Men from mercantile, banking and industrial backgrounds as well as some from the old planter families became the new rulers in the South. The Union Army's practice during the last year of the Civil War of turning over "40 acres and a mule" to freed slaves in some parts of South Carolina and Georgia had nurtured the hopes of emancipated slaves across the South that they would get their own piece of land. But such land reform was a dead letter almost from the start of Reconstruction.

At the same time, Reconstruction faced a sustained, bloody offensive by Southern white-supremacists. The federal government increasingly gave these racists a free hand in terrorizing black people and whites who supported the Republican Party and Reconstruction. With the Compromise of 1877, the new president, Rutherford B. Hayes, ordered the last of a dwindling number of federal troops in the South to remain in their barracks, ending their role in Southern political affairs. With this act, the American bourgeoisie killed what remained of Reconstruction.

Racist American Capitalism on the Rise

With the defeat of Reconstruction, the former slaveowners and other supporters of the Confederacy, organized by the white-supremacist Democratic Party, took control of local and state governments, the courts, militias, sheriffs and newspapers. The pro-slavery forces had, from the time of Reconstruction, formed their own paramilitary organizations, such as the Red Shirts and Ku Klux Klan. The Democrats who overthrew Republican governments in the South dubbed themselves "Redeemers" because they had supposedly redeemed the South from black rule, fraud and corruption. They accomplished this by violently driving blacks from the polls with nightriding attacks, lynching and bloody massacres.

New labor systems developed in the South. In the absence of land reform, various forms of peonage developed, subjugating the bulk of the Southern black population, as well as poor whites, to the white landowners and merchants. There was sharecropping, whereby the farmer had to give a certain share of his crop to the landlord when he harvested it. There was the crop lien system, whereby the merchant who furnished seeds and supplies, or the landowner, took a lien on the future crop. And there was tenancy, in which the farmer paid the landowner to farm on his land. The farmers had no claim to the crops they cultivated. Interest rates were astronomical, frequently 100 percent a year, and sometimes as high as 200 percent. Year after year, decade after decade, these farmers had to sign over their crops to merchants or the landlords.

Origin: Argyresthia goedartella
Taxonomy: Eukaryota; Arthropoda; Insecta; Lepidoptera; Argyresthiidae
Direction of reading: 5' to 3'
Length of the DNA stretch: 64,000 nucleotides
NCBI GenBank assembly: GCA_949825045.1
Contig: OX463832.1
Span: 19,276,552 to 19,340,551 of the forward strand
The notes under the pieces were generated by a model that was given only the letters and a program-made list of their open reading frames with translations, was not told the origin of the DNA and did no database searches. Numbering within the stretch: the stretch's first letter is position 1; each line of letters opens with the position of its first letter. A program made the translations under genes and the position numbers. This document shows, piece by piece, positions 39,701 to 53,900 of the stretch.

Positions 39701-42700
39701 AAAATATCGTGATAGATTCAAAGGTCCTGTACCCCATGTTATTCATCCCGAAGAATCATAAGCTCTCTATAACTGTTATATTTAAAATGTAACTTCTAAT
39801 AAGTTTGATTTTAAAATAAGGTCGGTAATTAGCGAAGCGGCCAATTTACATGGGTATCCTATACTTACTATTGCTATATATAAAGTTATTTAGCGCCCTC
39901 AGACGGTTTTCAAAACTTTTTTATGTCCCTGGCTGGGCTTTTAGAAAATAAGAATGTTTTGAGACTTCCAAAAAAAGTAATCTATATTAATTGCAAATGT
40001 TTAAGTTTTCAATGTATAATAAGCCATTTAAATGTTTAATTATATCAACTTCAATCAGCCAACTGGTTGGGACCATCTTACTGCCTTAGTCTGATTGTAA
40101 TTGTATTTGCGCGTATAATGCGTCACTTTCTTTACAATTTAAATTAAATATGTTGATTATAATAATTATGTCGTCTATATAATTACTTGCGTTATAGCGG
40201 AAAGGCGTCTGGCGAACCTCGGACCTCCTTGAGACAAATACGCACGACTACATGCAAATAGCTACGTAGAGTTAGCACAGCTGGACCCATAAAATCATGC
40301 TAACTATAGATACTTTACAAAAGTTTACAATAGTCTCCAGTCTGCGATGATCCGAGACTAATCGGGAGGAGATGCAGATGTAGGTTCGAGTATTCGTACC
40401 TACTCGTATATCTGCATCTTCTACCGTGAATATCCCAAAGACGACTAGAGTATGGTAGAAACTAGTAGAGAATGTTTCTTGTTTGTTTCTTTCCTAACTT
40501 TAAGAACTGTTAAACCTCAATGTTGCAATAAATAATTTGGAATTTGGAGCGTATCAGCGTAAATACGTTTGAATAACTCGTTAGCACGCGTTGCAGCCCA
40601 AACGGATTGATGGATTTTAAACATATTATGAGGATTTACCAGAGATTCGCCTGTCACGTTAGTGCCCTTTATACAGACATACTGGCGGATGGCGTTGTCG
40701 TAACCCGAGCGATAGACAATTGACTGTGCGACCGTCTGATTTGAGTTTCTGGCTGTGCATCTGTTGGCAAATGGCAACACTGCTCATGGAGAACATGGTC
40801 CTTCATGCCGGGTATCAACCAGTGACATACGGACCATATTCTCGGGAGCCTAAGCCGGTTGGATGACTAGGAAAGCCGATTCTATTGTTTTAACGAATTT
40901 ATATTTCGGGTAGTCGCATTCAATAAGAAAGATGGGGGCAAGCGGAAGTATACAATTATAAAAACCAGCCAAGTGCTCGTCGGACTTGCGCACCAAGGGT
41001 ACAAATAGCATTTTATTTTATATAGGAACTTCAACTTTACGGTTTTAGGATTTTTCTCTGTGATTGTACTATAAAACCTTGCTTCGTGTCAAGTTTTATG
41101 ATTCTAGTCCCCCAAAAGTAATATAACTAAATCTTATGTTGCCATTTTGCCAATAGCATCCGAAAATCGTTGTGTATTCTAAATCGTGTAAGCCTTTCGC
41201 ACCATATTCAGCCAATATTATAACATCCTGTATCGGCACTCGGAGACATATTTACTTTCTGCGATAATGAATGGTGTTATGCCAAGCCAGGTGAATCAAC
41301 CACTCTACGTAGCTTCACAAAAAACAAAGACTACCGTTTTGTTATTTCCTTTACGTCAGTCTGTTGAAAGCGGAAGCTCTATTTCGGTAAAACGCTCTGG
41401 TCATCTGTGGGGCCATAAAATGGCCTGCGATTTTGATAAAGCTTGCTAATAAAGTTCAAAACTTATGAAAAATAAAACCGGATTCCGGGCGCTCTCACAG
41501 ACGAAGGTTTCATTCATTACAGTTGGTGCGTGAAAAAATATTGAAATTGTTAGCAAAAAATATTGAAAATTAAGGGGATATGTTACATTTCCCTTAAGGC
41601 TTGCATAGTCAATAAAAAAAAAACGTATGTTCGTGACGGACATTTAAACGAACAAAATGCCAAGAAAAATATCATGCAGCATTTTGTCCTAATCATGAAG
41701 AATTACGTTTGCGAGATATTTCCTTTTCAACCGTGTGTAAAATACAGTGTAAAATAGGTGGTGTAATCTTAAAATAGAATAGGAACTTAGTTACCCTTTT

Another trap for former slaves was the system of convict labor. The Thirteenth Amendment, which codified emancipation of the slaves, also contained an exception that served to forge new chains for freed blacks: "Neither slavery nor involuntary servitude, except as a punishment for crime whereof the party shall have been duly convicted, shall exist within the United States" (emphasis added). To undermine the new citizenship rights won by black people, every former slave state passed a plethora of laws that criminalized all kinds of minor offenses like vagrancy, loitering, gambling, etc. These were punishable by a long sentence or a fine so high no poor person could pay it. The convict was leased out for a term of labor to pay off the fine. The savage abuse of convict laborers enabled the bourgeoisie to lay the foundations of industry in the South without having to pay for "free labor." As barbaric as slavery was, the chattel slave represented an expensive piece of property for the slaveowner. Not so the convict laborer.

In the U.S. as a whole, the overthrow of slavery led to increasing industrialization, and the working class entered the scene as a potentially immensely powerful force. Workers waged militant struggles against exploitation, such as the Railroad Strike of 1877, the eight-hour-day movement of the 1880s, the Homestead and Pullman strikes of the 1890s. The working class had gained the social power to carry out a revolution not only to end capitalist exploitation but also to achieve equality for black people and save the poverty-stricken farmers in the South and elsewhere from economic ruin and destitution.

The problem was not that the working class lacked social power but that it lacked the political leadership and consciousness to fight for its own rule. The working class was divided by ethnicity, language, religion and race. Furthermore, the leaders of the workers movement would soon tie the workers politically to the Populists, whose program was to reform, not abolish, the capitalist system. What was needed then, as today, was to break the working class politically from the idea that the bourgeoisie could be a progressive class.